Documents accessed by Tehelka reveal that on February 10, 1999, Chief of Materials, Vice-Admiral AS Krishna wrote a note saying that letters of severe displeasure be issued to the officers by the chief of naval staff. Krishna stated that MS, Mumbai, should have discontinued the meeting to finalise the tenders once it was brought to light that the quotation received from M/s Sagar Engineering, the company that supplied the chillers, did not conform to the technical specifications. There was tampering of the quote by M/s Sagar Engineering and it was accepted by the procurement agencies. Before this in August 1998, Director, Personnel Services, Commodore Narendra Singh Malik had also recommended issuance of letters of severe displeasure to the officers. After this, the then cmde, Sukhjinder Singh’s, opinion was sought. “The defects in the chillers were noticed during ins Gomati’s sailing, pursuant to which BOI convened on January 25, 1996. As on today no disciplinary action against service personnel can be initiated in view of the limitation provided in Section 79 of the Navy Act… This long delay in the completion and finalisation of BOI has ultimately resulted in erring service personnel getting away scot-free as no disciplinary action could be initiated in view of the limitation period,” he stated.

After this on March 9, 1999, Chief of Personnel, Vice Admiral OP Bansal ordered recoveries and asked promotion boards to take note of it while promoting officers. In April 1999, the then Naval Chief Admiral Sushil Kumar ordered recoveries. The recoveries, however, were not made and the record not placed before the promotion boards.

The naval authorities in response to Tehelka’s questionnaire took refuge in JAG’s recommendations. “The case had become time-barred, no censure letter had been issued to any individual involved in the procurement process.”

As regards the officers considered for promotion in the year 2004 the naval authorities said “no vigilance or disciplinary case was pending against them”. “It is clarified that even otherwise a letter of censure does not debar an officer to be promoted to a higher rank. Ever since it was established that there was no nexus and consequently malafide intent on the part of any individual in the said procurement, a decision was taken that loss be borne by the State and process initiated for loss (Rs 10 lakh) to be approved by the competent authority.”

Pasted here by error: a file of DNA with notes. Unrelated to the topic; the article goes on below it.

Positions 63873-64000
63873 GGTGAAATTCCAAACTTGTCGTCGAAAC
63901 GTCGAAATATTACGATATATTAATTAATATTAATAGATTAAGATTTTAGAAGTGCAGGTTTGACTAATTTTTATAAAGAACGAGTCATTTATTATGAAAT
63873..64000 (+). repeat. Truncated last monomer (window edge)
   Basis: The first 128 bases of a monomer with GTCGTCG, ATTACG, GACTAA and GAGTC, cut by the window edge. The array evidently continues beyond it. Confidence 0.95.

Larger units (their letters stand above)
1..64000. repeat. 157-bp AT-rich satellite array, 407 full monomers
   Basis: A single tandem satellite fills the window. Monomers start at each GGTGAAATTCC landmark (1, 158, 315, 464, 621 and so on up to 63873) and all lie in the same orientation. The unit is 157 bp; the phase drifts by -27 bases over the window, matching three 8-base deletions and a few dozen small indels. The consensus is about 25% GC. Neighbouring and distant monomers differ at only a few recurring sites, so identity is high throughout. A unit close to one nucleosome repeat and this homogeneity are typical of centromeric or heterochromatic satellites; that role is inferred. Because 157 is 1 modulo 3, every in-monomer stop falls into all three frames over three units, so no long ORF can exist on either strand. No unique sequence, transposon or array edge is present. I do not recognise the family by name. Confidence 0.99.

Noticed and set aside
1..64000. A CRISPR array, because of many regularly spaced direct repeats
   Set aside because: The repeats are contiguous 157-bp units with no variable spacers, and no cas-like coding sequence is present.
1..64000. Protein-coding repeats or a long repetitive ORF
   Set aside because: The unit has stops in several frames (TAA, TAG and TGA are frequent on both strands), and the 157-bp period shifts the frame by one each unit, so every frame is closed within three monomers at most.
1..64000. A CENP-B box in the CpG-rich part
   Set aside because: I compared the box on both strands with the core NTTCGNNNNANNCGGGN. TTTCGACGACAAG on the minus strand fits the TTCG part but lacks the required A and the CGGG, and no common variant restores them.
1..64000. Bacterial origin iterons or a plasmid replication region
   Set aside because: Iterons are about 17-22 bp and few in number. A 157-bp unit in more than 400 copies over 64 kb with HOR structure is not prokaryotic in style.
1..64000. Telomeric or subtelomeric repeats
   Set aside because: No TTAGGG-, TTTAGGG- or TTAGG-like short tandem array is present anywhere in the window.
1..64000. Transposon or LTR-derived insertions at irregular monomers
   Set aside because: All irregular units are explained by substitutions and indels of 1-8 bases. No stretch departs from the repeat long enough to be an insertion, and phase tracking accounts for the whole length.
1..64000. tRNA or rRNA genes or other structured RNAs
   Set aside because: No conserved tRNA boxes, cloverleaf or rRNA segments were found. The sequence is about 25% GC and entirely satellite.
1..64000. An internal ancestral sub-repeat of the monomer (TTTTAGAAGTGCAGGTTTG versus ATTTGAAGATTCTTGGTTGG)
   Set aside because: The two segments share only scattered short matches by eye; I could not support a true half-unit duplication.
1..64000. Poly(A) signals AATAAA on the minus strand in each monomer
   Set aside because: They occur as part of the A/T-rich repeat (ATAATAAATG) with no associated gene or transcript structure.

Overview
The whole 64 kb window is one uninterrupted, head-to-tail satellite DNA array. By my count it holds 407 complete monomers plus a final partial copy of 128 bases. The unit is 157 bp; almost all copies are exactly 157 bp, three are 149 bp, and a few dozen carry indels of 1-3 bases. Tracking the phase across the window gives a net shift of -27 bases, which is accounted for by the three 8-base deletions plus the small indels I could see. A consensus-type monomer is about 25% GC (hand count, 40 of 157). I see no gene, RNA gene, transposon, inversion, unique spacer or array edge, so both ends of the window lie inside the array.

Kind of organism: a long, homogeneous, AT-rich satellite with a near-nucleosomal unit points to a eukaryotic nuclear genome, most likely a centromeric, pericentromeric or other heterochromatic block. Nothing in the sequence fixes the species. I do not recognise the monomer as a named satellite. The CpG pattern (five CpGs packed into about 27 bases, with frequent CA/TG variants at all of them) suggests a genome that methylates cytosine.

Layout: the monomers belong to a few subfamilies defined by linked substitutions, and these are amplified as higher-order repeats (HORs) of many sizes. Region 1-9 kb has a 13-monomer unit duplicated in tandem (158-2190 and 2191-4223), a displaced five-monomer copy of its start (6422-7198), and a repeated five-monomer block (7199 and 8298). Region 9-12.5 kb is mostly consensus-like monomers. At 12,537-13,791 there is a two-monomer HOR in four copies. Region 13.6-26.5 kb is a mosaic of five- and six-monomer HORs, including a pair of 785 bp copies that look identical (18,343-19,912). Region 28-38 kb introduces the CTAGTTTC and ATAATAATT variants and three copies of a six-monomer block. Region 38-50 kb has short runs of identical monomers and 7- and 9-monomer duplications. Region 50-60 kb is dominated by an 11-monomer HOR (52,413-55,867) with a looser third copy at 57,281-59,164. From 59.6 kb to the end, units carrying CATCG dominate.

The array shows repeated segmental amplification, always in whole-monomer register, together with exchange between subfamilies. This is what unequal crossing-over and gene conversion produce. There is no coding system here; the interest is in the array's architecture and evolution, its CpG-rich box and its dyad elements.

The documents accessed by Tehelka tell a different story and expose the serious negligence and nexus with private firms.

The report reads: “There was a probable deliberate mix-up between the specifications of the AC Plant Chillers for the opv and Leanders/Godavari class of ships with a view to favour a particular firm in awarding the contract.” The report mentions tampering of documents by the firm which was overlooked by the committee to grant undue favours. One of the notes reads: “Strong possibility of a nexus between the firm and the various individuals as well as that of illegal gratification exists.

“The Navy should have procured chillers through original manufacturers Voltas as Proprietary Article Certificate procurement and not through local purchase.”

The naval authorities failed to clarify that if the case became time-barred then why was no responsibility fixed? Also, as recommended by JAG, why were the guilty not punished and why were recoveries not made? The naval authorities also evaded queries regarding non-endorsement of these facts in officers’ confidential reports.

July 30 , 2005